Louisiana house map blocked by judge calling it a racist germander

A federal judge ruled Monday that Louisiana’s new congressional map represents a racial outline and must be redrawn to include a second district that gives black voters the opportunity to elect a candidate of their choice.

Judge Shelley D. Dick of the United States District Court for the Central District of Louisiana has ordered the state legislature to release a revised map of the state’s six congressional districts by June 20. It also directed the state to extend the deadline for nominations to the House of Representatives, now set for June 22, to July 8.

Its 150-page ruling said a House map enacted by the Republican-controlled legislature illegally mobilized black voters in the second congressional district, then divided the remaining black voters among the five remaining districts.

Civil rights groups argued that the legislature could easily have created a second, black-majority congressional district, but chose instead to effectively duplicate the predominantly black district on the previous House map.

That area, with a population of roughly 70 percent, snakes along the Mississippi River from Baton Rouge to New Orleans. A large part of it is surrounded by the sixth region, a third of which is black.

Nearly a third of the state’s population is African American – one of the largest proportions of any state – while 57 percent of the state’s population is white. The 2020 census showed that the state’s black population had grown by 3.8 percent in the previous decade, while the white population had declined by 6.3 percent.

Judge Dick’s opinion has gone to the trouble of arguing that her order has given the state more than enough time to map out a new map and carry on with the primaries, which will take place on November 3. 8. General elections in December.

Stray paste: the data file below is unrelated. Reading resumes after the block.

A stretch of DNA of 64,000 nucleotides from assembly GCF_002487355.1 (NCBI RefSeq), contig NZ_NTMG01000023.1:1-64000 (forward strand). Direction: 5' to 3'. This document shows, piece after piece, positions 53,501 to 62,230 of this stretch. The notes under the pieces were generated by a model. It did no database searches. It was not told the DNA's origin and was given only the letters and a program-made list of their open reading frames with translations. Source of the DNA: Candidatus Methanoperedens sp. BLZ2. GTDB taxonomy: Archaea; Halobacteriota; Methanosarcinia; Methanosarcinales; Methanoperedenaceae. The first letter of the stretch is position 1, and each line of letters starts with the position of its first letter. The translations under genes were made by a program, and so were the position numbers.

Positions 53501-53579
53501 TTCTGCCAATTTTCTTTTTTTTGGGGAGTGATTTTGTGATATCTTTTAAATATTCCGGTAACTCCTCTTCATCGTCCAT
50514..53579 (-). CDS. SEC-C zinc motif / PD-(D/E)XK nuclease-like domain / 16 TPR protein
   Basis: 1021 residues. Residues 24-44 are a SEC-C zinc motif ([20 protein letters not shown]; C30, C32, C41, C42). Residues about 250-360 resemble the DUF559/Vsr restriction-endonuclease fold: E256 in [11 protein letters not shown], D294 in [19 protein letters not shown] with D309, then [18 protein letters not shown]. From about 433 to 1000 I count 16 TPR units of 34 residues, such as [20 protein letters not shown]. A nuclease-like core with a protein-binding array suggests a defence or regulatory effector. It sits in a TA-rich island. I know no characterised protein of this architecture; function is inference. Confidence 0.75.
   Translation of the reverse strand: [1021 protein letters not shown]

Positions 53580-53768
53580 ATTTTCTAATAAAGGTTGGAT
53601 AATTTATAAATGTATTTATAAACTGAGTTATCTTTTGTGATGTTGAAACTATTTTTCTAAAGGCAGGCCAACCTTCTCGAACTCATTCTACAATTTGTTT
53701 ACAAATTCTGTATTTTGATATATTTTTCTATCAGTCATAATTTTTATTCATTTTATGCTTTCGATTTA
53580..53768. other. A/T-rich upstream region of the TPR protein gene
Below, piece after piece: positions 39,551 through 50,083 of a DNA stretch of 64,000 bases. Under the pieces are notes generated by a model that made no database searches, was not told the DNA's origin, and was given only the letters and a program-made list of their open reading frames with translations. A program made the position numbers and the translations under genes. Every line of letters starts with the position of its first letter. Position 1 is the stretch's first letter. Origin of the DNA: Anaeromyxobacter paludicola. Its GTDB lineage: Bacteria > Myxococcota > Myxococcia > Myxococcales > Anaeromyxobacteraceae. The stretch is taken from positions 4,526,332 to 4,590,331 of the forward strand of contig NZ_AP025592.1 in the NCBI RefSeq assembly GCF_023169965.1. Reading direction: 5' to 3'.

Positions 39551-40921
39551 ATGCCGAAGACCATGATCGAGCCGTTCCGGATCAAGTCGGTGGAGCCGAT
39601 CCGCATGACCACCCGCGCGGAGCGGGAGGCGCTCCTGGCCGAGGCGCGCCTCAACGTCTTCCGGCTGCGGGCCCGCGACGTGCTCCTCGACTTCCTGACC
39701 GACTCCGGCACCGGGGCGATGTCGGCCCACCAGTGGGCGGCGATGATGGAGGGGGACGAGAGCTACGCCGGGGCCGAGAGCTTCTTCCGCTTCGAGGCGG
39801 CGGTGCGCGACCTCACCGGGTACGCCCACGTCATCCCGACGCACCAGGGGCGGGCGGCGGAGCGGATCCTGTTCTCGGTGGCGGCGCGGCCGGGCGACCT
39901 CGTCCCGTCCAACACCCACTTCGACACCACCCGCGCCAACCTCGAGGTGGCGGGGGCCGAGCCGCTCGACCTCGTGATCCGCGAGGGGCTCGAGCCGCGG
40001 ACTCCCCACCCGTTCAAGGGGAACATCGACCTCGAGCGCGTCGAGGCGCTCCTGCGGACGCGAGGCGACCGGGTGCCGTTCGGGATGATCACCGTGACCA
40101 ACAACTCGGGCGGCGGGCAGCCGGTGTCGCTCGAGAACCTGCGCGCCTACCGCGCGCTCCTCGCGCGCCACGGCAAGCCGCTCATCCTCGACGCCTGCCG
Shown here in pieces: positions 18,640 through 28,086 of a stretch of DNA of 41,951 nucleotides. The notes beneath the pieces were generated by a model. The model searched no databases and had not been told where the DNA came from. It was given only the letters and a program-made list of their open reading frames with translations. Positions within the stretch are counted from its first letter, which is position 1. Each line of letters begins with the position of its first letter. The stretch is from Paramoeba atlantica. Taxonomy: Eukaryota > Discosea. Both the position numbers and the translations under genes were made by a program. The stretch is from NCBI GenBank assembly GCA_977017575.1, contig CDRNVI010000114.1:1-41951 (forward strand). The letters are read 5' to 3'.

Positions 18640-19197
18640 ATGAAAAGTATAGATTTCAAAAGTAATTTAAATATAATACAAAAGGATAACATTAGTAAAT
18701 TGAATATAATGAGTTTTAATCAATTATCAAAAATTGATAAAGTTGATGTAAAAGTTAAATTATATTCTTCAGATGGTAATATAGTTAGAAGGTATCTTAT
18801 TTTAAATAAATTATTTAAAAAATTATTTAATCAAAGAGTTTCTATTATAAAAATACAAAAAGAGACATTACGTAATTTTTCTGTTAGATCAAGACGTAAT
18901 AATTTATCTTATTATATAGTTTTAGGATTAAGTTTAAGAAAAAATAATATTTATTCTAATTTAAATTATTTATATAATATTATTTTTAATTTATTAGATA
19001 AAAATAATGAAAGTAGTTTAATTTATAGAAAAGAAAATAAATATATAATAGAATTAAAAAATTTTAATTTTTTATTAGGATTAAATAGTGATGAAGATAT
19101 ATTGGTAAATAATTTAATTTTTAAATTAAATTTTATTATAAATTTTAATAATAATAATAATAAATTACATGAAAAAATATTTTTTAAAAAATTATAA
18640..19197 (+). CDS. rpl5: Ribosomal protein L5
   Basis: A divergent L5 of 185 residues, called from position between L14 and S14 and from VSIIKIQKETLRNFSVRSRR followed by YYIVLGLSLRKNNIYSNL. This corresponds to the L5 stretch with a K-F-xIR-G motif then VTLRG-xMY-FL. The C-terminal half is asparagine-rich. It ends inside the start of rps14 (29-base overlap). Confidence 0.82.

The Supreme Court has overturned a number of court decisions that have made changes in elections in the past two years, citing a legal principle called the Purcell Principle which states that courts should not make changes in laws or rules too close to an election for lest they confuse voters.

Most notably, in February the court returned an Alabama map to Congress that struck down a lower court that was undermining the voting power of blacks, saying it would hear an appeal of the ruling after the November elections.

Courts still have to decide when it is too early for Election Day to bypass voting procedures, but Judge Dick, who was appointed by President Barack Obama, argued forcefully that the principle did not apply in the Louisiana case.

The state attorney general said ordering the remaps “would be a hurricane” in the state’s election schedule, but the judge said state officials themselves testified that mechanisms such as reprinting ballots and telling voters which district they live in, while inappropriate, were not. It is impossible to implement.

“Putting bureaucratic pressure on a government agency to correct a violation of federal law is not the same as a natural disaster,” she wrote. “It is quite clear that protecting voting rights is in the public interest, while allowing elections to be conducted according to a map that violates federal law is certainly not.”

Black state representatives had argued for a second district at redistricting hearings last fall, with Ted James, at the time, the state representative who led the black legislature, emphatically saying that “a third of a six is ​​two.”

Government. John Bel Edwards of Louisiana, a Democrat, had vetoed the House map in March, saying it was “simply unfair to the people of Louisiana and does not meet the criteria set forth in the federal Voting Rights Act.”

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